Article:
This call specified that “these non-violent punitive measures” should last until Israel fully complies with international law by (1) ending its occupation and colonization of all Arab lands and dismantling the barrier wall; (2) recognizing the fundamental rights of the Arab-Palestinian citizens of Israel to full equality; and (3) respecting, protecting and promoting the rights of Palestinian refugees to return to their land as stipulated in United Nations General Assembly Resolution 194.

Even though it is a nonviolent movement, Israel sees BDS as a threat to its hegemony over the Palestinians. Israel illegally occupies Palestinian territories, maintaining effective control over Gaza’s land, airspace, seaport, electricity, water, telecommunications and population registry. Israel deprives Gazans of food, medicine, fuel and basic services, and continues to build illegal Jewish-only settlements in the occupied West Bank.

“There will not be progress toward a just peace without pressure on Israel to respect Palestinian rights,” said Rebecca Vilkomerson, executive director of Jewish Voice for Peace. “Bringing about that pressure, through a global grassroots mobilization, is exactly what BDS is about.”

After Amawi’s firing, The New York Times editorial board wrote,

It’s not just Israel’s adversaries who find the [BDS] movement appealing. Many devoted supporters of Israel, including many American Jews, oppose the occupation of the West Bank and refuse to buy products of the settlements in occupied territories. Their right to protest in this way must be vigorously defended.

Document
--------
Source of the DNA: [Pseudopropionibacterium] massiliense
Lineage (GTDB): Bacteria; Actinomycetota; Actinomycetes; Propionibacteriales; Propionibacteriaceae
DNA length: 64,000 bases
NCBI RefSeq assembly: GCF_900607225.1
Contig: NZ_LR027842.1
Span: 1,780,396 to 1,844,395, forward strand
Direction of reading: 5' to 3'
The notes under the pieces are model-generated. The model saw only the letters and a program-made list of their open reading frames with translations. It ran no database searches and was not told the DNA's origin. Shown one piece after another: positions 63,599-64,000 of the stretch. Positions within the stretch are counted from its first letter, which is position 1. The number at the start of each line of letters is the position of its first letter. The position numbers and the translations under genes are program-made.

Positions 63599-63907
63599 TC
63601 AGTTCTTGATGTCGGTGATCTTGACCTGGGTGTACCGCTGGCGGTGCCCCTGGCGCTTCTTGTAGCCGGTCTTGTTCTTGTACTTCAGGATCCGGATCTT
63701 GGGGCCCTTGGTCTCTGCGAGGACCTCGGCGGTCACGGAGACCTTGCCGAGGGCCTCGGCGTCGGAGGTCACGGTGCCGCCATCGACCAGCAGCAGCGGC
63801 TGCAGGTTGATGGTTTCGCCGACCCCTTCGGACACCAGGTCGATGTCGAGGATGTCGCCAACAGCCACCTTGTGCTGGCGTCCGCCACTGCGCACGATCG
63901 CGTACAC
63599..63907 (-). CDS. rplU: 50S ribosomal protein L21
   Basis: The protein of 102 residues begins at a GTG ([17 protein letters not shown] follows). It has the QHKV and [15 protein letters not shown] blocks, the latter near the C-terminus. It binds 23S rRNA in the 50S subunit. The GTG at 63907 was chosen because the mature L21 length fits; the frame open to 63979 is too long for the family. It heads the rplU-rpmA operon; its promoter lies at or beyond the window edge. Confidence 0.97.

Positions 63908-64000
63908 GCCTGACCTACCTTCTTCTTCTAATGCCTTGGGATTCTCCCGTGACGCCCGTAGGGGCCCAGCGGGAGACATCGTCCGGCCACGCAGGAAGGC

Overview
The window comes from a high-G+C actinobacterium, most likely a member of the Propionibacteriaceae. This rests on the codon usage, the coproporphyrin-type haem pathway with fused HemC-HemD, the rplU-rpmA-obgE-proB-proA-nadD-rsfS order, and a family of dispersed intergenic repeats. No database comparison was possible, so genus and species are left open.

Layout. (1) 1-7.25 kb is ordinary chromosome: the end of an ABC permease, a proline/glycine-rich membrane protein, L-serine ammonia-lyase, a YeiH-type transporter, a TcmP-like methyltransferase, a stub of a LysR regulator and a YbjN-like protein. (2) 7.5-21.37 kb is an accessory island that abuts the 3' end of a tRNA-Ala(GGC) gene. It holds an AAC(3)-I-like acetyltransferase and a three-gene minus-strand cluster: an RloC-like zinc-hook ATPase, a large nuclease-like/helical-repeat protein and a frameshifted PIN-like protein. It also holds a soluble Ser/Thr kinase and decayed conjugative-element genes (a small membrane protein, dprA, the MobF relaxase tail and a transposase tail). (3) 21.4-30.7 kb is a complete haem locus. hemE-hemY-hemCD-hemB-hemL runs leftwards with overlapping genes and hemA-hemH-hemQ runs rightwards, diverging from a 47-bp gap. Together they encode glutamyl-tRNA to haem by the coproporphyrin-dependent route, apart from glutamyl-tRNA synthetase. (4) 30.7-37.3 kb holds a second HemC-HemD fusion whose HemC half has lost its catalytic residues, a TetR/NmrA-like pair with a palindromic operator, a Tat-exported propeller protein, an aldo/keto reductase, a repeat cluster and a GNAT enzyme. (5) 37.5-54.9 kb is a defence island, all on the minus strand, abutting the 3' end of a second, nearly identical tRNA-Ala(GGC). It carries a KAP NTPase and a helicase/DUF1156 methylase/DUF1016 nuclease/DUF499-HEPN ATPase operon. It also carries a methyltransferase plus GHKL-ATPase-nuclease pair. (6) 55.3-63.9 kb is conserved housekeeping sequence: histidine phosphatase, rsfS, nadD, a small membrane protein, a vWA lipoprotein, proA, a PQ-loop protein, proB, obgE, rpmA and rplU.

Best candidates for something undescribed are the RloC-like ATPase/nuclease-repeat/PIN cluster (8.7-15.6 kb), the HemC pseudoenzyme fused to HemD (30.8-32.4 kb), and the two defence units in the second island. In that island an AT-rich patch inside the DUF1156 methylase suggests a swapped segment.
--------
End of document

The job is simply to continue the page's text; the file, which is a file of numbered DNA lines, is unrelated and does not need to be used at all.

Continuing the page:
Omar Barghouti, co-founder of BDS, said in an email to The New York Times, “Having lost many battles for hearts and minds at the grass-roots level, Israel has adopted since 2014 a new strategy to criminalize support for BDS from the top” in order to “shield Israel from accountability.”

Barghouti called Shurat HaDin, the group behind the Donorbox action blocking the BDS account, a “repressive organization with clear connections to the far-right Israeli government” that is “engaging in McCarthyite … tactics … in a desperate attempt to undermine our ability to challenge Israel’s regime of apartheid and oppression.”

Twenty-six US states have anti-BDS laws and 13 others are pending. The Israel Anti-Boycott Act, which would have to be reintroduced when the new Congress convenes in January, was supported by Senate Republican Majority Leader Mitch McConnell and Democratic Minority Leader Chuck Schumer. Senators Bernie Sanders (I-Vermont) and Dianne Feinstein (D-California) opposed the bill.

Boycotts Are Protected by the First Amendment

The law that triggered Amawi’s firing prohibits the State of Texas from entering into government contracts with companies, including sole proprietorships, that boycott Israel. It defines “boycott Israel” to include “refusing to deal with, terminating business activities with, or otherwise taking any action that is intended to penalize, inflict harm on, or limit commercial relations specifically with Israel, or with a person or entity doing business in Israel or in an Israeli-controlled territory.”